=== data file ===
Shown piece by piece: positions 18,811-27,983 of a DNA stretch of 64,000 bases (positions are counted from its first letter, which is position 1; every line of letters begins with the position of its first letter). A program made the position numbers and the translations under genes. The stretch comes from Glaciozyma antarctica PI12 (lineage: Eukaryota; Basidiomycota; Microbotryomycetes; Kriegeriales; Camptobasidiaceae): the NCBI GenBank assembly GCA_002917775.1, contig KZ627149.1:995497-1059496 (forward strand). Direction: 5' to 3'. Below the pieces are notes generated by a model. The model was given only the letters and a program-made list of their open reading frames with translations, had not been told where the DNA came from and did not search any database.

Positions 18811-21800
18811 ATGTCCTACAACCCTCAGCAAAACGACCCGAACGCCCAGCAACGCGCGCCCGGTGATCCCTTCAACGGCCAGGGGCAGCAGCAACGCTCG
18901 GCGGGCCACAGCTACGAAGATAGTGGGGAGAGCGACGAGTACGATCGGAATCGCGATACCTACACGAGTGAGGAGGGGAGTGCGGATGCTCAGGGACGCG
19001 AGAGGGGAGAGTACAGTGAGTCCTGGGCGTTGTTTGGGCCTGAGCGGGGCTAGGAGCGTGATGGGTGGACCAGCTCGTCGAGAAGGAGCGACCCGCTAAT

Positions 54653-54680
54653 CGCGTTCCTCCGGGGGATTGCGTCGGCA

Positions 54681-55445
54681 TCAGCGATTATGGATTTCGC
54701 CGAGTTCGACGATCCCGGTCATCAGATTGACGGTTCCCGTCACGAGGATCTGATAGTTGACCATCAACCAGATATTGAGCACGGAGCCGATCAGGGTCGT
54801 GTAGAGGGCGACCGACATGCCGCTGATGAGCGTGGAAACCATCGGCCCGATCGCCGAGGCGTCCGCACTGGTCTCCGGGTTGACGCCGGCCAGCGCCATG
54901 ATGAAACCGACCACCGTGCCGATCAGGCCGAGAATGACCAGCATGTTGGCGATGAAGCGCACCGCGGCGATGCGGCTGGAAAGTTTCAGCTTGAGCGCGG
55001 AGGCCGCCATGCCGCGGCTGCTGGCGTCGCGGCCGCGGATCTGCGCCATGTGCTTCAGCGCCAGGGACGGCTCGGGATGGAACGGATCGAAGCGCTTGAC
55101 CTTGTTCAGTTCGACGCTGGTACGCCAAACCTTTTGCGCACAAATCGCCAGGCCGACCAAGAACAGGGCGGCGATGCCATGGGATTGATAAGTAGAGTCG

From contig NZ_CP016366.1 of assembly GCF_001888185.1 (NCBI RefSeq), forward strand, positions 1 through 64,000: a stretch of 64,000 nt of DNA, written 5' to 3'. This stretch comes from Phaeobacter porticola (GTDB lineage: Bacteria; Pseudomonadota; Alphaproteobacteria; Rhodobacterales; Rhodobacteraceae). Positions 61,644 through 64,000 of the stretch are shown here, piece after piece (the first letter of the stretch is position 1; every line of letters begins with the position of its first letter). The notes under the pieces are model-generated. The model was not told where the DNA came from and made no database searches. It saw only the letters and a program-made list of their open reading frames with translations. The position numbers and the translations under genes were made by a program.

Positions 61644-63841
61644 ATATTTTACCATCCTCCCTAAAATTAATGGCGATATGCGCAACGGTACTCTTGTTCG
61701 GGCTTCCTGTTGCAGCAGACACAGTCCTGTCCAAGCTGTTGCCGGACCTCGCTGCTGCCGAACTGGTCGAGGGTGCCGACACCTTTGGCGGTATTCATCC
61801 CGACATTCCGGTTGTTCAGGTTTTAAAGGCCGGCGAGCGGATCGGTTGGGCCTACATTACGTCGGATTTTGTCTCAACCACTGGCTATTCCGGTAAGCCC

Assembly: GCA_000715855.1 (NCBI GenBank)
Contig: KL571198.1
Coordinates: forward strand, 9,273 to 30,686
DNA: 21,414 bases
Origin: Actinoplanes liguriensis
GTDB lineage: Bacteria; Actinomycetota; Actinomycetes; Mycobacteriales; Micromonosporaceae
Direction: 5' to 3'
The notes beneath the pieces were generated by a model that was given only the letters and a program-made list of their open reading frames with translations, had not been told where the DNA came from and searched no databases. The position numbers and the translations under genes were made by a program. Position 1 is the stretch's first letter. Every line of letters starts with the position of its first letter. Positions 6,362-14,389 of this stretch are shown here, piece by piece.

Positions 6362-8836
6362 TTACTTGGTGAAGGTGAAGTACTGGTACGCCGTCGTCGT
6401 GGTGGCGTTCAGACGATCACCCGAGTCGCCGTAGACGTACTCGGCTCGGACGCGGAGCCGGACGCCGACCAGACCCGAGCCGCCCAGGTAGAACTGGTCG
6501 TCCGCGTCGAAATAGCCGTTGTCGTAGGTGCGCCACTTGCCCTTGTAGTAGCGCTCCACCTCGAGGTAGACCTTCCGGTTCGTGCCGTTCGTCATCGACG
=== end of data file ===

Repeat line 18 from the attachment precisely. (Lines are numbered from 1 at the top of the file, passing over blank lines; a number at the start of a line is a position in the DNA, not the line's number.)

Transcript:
61701 GGCTTCCTGTTGCAGCAGACACAGTCCTGTCCAAGCTGTTGCCGGACCTCGCTGCTGCCGAACTGGTCGAGGGTGCCGACACCTTTGGCGGTATTCATCC